This year’s annual meeting of the IMF made it clear that Europe and the international community remain rudderless when it comes to economic policy. Financial leaders — from finance ministers to leaders of private financial institutions — reiterated the current mantra: The crisis countries have to get their houses in order, reduce their deficits, bring down their national debts, undertake structural reforms and promote growth. Confidence, it was repeatedly said, needed to be restored.
It is a little precious to hear such pontifications from those who, at the helm of central banks, finance ministries and private banks, steered the global financial system to the brink of ruin — and created the ongoing mess. Worse, seldom is it explained how to square the circle. How can confidence be restored as the crisis economies plunge into recession? How can growth be revived when austerity will almost surely mean a further decrease in aggregate demand, sending output and employment even lower?
This we should know by now: Markets on their own are not stable. Not only do they repeatedly generate destabilizing asset bubbles, but when demand weakens, forces that exacerbate the downturn come into play. Unemployment and fears that it will spread drive down wages, incomes and consumption — and thus total demand. Decreased rates of household formation — young Americans, for example, are increasingly moving back in with their parents — depress housing prices, leading to still more foreclosures. States with balanced-budget frameworks are forced to cut spending as tax revenues fall — an automatic destabilizer that Europe seems mindlessly bent on adopting.
There are alternative strategies. Some countries, like Germany, have room for fiscal maneuver. Using it for investment would enhance long-term growth, with positive spillovers to the rest of Europe. A long-recognized principle is that balanced expansion of taxes and spending stimulates the economy; if the program is well designed (taxes at the top, combined with spending on education), the increase in GDP and employment can be significant.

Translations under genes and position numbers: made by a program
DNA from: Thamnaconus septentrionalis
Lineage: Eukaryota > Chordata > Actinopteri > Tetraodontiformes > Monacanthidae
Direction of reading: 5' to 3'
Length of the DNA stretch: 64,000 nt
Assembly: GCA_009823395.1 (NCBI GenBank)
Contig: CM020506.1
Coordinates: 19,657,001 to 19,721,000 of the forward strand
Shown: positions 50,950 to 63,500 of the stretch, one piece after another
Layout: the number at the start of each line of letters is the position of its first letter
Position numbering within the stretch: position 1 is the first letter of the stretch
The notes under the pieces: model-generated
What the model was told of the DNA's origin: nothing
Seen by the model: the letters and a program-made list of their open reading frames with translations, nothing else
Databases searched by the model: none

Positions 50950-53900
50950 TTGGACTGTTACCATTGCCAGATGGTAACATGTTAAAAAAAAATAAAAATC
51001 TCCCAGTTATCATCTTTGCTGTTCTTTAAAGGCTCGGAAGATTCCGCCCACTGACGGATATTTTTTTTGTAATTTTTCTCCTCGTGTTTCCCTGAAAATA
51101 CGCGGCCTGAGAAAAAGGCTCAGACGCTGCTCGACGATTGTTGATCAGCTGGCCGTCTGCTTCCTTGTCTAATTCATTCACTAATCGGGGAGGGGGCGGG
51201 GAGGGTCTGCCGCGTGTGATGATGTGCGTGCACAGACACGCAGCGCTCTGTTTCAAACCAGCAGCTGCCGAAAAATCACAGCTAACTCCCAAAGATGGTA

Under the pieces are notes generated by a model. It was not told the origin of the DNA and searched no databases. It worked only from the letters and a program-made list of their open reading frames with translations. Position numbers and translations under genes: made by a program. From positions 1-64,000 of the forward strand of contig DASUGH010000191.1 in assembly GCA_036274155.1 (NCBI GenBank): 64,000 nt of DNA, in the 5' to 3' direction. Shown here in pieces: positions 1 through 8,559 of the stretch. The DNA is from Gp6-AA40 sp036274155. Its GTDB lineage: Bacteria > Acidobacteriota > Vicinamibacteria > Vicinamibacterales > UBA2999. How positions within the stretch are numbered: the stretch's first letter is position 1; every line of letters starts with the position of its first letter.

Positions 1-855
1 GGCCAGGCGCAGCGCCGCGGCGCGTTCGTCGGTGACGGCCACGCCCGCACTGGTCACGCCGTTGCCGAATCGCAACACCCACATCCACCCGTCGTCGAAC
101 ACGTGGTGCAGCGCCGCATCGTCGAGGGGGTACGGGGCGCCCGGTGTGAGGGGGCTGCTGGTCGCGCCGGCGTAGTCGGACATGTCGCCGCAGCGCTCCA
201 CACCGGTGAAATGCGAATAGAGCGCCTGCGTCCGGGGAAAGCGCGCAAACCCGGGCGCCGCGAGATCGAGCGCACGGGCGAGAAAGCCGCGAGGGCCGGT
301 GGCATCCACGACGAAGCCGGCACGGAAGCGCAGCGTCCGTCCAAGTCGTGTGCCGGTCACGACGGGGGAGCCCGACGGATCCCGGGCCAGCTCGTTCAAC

Europe as a whole is not in bad fiscal shape; its debt-to-GDP ratio compares favorably with that of the US. If each US state were totally responsible for its own budget, including paying all unemployment benefits, the US, too, would be in fiscal crisis. The lesson is obvious: The whole is more than the sum of its parts. If Europe – particularly the European Central Bank – were to borrow and re-lend the proceeds, the costs of servicing Europe’s debt would fall, creating room for the kinds of expenditure that would promote growth and employment.
There are already institutions within Europe, such as the European Investment Bank (EIB), that could help finance needed investments in the cash-starved economies. The EIB should expand its lending. There need to be increased funds available to support small and medium-size enterprises — the main source of job creation in all economies — which is especially important, given that credit contraction by banks hits these enterprises especially hard.
Europe’s single-minded focus on austerity is a result of a misdiagnosis of its problems. Greece overspent, but Spain and Ireland had fiscal surpluses and low debt-to-GDP ratios before the crisis. Giving lectures about fiscal prudence is beside the point. Taking the lectures seriously — even adopting tight budget frameworks — can be counterproductive. Regardless of whether Europe’s problems are temporary or fundamental — the eurozone, for example, is far from an “optimal” currency area, and tax competition in a free-trade and free-migration area can erode a viable state — austerity will make matters worse.